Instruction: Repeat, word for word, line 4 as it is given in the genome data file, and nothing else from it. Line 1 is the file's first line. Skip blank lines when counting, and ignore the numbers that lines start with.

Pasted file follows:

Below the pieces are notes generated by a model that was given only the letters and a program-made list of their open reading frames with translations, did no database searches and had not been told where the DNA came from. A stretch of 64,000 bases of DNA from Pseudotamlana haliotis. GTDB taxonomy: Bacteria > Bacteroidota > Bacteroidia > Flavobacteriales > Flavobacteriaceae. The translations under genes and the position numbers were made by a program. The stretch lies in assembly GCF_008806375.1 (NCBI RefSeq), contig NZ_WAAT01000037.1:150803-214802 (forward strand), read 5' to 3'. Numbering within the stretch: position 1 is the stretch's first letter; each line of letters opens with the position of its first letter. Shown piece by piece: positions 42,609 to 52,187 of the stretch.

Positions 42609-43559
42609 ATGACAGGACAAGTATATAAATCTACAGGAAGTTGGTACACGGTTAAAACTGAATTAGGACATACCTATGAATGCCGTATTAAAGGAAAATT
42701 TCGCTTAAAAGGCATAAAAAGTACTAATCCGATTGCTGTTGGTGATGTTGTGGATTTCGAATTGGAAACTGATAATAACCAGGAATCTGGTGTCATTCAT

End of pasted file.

42701 TCGCTTAAAAGGCATAAAAAGTACTAATCCGATTGCTGTTGGTGATGTTGTGGATTTCGAATTGGAAACTGATAATAACCAGGAATCTGGTGTCATTCAT